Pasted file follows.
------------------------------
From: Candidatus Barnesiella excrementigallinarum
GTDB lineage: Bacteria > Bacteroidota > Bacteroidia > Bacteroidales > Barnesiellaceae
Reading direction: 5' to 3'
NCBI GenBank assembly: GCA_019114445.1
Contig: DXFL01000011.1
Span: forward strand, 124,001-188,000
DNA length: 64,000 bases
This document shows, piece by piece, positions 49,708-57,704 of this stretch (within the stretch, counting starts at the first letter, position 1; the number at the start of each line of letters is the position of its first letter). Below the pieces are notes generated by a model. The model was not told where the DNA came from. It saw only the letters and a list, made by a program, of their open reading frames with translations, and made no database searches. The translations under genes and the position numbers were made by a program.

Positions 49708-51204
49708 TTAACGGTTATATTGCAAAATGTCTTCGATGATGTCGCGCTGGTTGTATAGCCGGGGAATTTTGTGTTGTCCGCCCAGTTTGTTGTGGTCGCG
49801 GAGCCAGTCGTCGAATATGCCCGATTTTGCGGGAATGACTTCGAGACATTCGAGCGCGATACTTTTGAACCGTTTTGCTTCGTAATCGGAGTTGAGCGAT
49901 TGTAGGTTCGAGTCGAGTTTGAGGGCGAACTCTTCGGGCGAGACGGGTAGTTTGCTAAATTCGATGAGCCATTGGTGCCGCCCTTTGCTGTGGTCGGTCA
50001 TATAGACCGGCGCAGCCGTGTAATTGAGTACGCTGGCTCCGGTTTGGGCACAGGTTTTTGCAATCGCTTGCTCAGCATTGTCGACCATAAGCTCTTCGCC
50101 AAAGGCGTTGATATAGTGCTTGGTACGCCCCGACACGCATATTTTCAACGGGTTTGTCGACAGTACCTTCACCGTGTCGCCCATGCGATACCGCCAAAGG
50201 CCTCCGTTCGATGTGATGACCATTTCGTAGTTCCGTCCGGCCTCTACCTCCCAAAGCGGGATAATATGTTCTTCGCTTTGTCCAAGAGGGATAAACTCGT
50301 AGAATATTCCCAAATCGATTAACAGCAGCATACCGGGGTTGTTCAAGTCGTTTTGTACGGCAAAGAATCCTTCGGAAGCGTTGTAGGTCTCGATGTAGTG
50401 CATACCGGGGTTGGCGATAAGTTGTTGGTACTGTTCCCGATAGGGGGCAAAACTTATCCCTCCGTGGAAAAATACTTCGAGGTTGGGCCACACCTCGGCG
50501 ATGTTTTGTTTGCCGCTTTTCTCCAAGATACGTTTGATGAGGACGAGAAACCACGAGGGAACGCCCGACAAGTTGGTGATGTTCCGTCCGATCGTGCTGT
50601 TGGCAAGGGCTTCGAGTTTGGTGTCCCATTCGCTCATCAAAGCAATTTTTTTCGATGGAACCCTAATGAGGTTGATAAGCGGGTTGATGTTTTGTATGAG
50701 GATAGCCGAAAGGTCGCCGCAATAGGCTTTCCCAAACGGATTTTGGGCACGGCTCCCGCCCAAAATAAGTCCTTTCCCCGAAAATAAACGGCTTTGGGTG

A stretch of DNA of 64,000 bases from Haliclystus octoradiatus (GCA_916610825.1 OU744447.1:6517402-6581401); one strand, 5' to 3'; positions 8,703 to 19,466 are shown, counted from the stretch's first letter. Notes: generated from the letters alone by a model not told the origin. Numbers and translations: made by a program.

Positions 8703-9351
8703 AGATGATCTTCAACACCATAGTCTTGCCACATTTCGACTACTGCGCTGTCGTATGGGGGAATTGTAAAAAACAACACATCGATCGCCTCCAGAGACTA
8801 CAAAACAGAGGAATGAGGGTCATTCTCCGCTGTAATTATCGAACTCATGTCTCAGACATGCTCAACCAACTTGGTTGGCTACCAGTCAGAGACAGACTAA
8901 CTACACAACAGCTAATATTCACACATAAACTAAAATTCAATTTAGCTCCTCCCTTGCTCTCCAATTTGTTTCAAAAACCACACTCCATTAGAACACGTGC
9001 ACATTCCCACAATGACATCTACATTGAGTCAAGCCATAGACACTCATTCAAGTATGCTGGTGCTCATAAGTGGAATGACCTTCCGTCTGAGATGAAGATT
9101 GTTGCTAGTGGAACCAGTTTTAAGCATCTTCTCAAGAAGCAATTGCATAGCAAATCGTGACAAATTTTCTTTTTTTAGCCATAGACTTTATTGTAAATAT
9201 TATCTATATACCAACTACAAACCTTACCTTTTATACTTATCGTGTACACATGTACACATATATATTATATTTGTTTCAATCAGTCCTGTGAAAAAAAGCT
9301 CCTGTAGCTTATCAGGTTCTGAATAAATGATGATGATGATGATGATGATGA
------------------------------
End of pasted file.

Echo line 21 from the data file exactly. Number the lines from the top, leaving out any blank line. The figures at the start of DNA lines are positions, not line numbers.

A stretch of DNA of 64,000 bases from Haliclystus octoradiatus (GCA_916610825.1 OU744447.1:6517402-6581401); one strand, 5' to 3'; positions 8,703 to 19,466 are shown, counted from the stretch's first letter. Notes: generated from the letters alone by a model not told the origin. Numbers and translations: made by a program.